Nihari Mutton – From the Royal Kitchens of Awadh
Nihari (Urdu: نهاری) is a stew consisting of slow-cooked meat mainly mutton along with bone marrow.
The word Nihar originated from the Arabic word “Nahar” which means “day” as it was typically served after sunrise Fajr prayers.
According to many sources, Nihari either originated in old Delhi (Jama Masjid and Daryaganj areas areas) in the late 18th century during the last throes of the Mughal Empire or in the royal kitchens of Awadh, in modern day Lucknow, Uttar Pradesh, India. The Nawab ate Nihari early in the morning after Fajr prayers and then took a long nap before going to Zhuhr (afternoon Muslim prayers). Later on, it became popular among the labor class as a regular breakfast item.
Another story reveals that Nihari was cooked overnight in large volume to be served to the labourers. Whenever there were massive constructions involved and the kings served meals free to labour and also paid them. In some instances kings did not want to offer coins / currencies, they in turn offered free meals and accommodations to the labourers. Since the work had to be started in the morning, it was cooked in an earthern pot, sometimes even buried and served in the morning to ensure the supply of energetic labour force. Alternative origins puts roots in the Muslim Nawab kitchens, having achieved fame via the storied royal kitchens of Lucknow.
Nihari developed with the overall cuisine of south Asian Muslims. It has been an old popular delicacy in parts of Bangladesh, particularly Dhaka and Chittagong. People cooked it for one whole night and they got it in the early morning at sunrise. It is a popular dish and is regarded as the national dish of Pakistan. The dish is known for its spiciness and taste. It was originally more of a delicacy with myriad variations on spiciness and texture.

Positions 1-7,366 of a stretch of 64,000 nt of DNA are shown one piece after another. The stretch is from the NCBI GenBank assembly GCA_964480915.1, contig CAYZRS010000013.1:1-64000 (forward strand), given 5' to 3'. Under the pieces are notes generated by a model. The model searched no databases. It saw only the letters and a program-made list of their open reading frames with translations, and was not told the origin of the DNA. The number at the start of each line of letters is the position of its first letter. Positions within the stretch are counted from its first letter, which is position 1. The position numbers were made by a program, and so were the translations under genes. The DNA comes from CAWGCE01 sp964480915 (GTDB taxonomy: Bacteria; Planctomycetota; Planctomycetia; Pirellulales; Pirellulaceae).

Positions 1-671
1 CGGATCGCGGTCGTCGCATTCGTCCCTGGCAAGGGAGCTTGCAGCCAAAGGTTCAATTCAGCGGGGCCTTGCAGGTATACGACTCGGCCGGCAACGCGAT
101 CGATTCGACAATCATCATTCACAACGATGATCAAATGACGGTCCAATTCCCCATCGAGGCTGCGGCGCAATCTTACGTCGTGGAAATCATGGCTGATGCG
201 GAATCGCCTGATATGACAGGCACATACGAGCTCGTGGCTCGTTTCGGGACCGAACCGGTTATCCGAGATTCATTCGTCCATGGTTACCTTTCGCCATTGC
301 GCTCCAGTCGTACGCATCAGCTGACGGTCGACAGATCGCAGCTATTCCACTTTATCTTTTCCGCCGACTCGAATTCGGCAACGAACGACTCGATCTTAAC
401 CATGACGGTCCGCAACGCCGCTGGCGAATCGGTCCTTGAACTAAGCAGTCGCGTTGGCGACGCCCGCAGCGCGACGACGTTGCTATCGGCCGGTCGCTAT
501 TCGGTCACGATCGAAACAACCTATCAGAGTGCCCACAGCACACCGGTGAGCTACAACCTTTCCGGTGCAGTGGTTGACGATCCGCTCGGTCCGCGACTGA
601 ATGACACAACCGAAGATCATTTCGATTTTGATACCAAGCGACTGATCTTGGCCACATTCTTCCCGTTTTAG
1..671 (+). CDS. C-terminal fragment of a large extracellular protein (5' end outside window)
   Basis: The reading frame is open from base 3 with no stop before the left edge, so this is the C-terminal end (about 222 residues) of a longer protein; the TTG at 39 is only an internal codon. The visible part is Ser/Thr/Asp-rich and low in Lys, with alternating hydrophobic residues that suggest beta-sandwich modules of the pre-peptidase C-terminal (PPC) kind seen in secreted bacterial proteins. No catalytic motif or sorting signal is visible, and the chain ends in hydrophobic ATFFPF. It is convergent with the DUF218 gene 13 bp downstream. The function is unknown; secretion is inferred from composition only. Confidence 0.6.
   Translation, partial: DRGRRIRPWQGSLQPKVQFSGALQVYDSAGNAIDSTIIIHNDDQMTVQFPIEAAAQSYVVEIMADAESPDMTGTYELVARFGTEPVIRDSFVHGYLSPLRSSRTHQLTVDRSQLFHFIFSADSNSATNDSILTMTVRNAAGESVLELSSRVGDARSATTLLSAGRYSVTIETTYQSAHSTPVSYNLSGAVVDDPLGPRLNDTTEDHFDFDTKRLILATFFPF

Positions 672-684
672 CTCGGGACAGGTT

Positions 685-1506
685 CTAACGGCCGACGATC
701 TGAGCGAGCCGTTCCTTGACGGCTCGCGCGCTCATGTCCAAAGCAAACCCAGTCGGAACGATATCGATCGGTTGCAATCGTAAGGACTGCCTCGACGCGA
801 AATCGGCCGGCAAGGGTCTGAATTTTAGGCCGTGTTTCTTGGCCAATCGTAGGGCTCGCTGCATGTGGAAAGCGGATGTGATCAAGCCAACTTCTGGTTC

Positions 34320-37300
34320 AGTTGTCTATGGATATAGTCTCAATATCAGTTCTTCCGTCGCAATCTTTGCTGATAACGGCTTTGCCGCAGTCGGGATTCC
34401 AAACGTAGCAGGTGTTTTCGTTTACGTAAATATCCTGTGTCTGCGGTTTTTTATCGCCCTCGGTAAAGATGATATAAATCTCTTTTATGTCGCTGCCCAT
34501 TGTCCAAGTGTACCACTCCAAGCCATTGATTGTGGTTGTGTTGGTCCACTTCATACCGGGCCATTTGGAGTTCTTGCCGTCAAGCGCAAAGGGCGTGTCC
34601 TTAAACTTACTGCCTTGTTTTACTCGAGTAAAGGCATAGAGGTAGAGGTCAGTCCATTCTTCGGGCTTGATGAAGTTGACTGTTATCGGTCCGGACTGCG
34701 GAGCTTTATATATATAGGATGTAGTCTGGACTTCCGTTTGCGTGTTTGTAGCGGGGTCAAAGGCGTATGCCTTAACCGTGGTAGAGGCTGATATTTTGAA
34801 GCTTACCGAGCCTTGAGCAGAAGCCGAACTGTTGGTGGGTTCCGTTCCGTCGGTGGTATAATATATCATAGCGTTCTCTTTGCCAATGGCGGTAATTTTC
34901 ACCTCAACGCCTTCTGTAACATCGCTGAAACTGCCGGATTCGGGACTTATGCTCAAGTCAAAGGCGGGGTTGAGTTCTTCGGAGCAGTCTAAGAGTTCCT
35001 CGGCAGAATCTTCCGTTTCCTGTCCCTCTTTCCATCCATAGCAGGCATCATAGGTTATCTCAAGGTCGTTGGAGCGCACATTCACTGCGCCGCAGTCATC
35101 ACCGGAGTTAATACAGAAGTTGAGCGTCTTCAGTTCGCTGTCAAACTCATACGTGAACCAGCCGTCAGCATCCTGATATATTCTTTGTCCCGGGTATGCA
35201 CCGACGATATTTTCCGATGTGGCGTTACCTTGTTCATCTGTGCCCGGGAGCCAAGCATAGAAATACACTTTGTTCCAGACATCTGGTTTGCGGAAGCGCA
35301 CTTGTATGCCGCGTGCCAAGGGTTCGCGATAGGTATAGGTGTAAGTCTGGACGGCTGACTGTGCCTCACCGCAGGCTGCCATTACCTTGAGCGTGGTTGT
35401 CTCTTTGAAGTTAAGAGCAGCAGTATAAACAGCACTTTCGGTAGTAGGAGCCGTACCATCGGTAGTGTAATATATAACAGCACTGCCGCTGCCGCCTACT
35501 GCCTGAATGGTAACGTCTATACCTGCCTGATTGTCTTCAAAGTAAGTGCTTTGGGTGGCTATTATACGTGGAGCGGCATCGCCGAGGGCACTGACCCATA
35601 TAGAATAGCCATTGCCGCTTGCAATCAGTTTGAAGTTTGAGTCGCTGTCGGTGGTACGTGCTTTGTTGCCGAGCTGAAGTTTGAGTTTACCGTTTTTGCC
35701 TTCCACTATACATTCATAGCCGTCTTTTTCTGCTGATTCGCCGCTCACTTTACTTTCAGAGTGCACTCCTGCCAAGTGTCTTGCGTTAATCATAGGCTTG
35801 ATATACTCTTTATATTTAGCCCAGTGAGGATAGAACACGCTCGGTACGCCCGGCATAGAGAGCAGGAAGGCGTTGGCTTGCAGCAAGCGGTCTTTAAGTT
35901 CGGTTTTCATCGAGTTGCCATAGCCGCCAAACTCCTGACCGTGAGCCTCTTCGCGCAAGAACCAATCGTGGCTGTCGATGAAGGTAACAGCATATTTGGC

Nihari is cooked overnight in various vessels, sometimes even buried underground while it cooks overnight, which results in extremely tender morsels of meat, including the flavourful bone marrow. It is served with a number of side dishes. The baghaar is lightly fried in ghee to reduce the heat of chilis and the tarka is an additional oily chili to spice up the flavour.
Cooked bone marrow is served alongside the stew. The Nihari is garnished according to individual tastes with coriander leaves, fried onions, green chillies, strips of ginger, lemons and sliced white radishes. In addition, garam masala, a blend of powdered spices is sprinkled over the stew. Salt is added to taste. In restaurants many of the garnishings are already added to increase customer turnover.
Traditional nihari recipes call for 6–8 hours of cooking time, in addition to the preparation of the ingredients. This is much less common today with the use of tenderer cuts of meat such as sirloin or shank. Traditionally the dish is eaten in the early hours of the morning. Because the stew is so rich, one is supposed to have an extended nap until the afternoon Muslim Zhuhr prayers, which occur after midday.
Pippali is the main spice used in nihari, which gives it a distinct taste and aroma. It is eaten with naan or roti.
In some restaurants, a few kilos from each day’s leftover Nihari is added to the next day’s pot. This re-used portion of Nihari is called Taar and is believed to provide the unique flavour. Some Nihari outlets in old Delhi still boast of an unbroken taar going back more than a century.
In Kathmandu you can enjoy authentic Awadhi style Nihari Mutton every weekend at Tasneem’s Kings Kitchen, next to Pulchowk Fire Brigade, Jhamsikhel Road, Lalitpur Nepal. It is a super speciality dish and takes over 6-8 hours of cooking, it is made in limited quantity. Please do call 9801121212 and book your Nihari Mutton to avoid disappointment.
You can also order Nihari Mutton by the kilo for your house parties.